Reflections on a decade of blogging
It has been three whole years since I last posted on this blog. Three years. From a personal point of view I’m really disappointed with myself for neglecting it for so long. There have been times when it dawned on me that I had dedicated a tiny little corner of the internet to documenting my travel and experiences for several years, yet like an old t-shirt, I tossed it into the back of a cupboard, shut the door and forgot about it.
Perhaps I have been a little intimidated as my last post (in March 2018) documented a wonderful trip to the western part of Bangladesh that incorporated the contrasting intensity of the Lalon Festival and the peaceful tranquility of rural Rajshahi. That was a fairly characteristic post of mine as it presented a predominantly image-based dedication to the charm of a land I have called home for a number of years in the past decade.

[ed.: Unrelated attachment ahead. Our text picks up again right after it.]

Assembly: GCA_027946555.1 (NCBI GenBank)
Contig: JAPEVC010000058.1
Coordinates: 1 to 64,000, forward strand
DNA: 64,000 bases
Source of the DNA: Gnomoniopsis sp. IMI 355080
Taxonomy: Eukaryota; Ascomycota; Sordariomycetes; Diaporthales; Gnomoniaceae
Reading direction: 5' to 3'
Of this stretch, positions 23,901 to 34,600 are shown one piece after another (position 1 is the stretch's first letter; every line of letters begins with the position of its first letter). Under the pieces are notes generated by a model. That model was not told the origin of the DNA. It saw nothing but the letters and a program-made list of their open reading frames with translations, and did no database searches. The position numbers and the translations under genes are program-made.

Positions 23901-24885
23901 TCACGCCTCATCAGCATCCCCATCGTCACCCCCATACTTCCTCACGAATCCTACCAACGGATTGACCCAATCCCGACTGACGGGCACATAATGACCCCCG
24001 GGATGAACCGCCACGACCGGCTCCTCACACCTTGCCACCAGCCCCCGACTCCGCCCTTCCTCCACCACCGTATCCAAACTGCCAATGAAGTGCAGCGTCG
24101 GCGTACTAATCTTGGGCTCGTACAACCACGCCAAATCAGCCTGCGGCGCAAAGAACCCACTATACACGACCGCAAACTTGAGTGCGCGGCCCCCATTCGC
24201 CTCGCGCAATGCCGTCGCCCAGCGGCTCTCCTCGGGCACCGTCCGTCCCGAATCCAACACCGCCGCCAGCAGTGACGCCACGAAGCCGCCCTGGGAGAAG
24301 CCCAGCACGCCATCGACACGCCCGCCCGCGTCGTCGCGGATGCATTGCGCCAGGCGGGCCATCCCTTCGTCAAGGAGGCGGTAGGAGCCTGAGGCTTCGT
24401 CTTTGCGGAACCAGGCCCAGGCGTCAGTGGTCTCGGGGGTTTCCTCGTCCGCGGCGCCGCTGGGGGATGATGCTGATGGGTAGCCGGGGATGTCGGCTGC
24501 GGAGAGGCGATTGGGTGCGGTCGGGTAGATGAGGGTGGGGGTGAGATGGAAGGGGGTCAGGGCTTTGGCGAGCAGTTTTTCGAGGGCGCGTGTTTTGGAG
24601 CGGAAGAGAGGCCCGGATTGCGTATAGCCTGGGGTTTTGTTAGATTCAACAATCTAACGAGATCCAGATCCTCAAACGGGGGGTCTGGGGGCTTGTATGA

Typically I enjoy blogging most about travels and adventures, yet in the past couple of years these have been limited, and totally curtailed for the past year of course. Thus, for too long now my blog has remained frozen in time, categorized as an activity I used to do, rather than a current interest.
Now seems like an appropriate time however to revisit and reopen those thoughts and experiences I had somewhat diligently recorded for a number of years. Not always regularly, but routinely enough to ensure I would at least have a record of where I had been, who I’d met, what I thought, how I felt and generally what life presented.
As I click submit and share this new post, it is April 9th, 2021. Exactly ten years to the day (April 9th, 2011) I sat at an unfamiliar table in Chittagong, Bangladesh and posted for the very first time on this blog. Ten years ago I had little idea of what life had in store and where the proceeding years would take me. I was beardless and perhaps a little aimless, trying to carve out a path based on a variety of somewhat vague goals and aims. I knew I wanted to teach, and I knew I wanted to do so outside of the UK.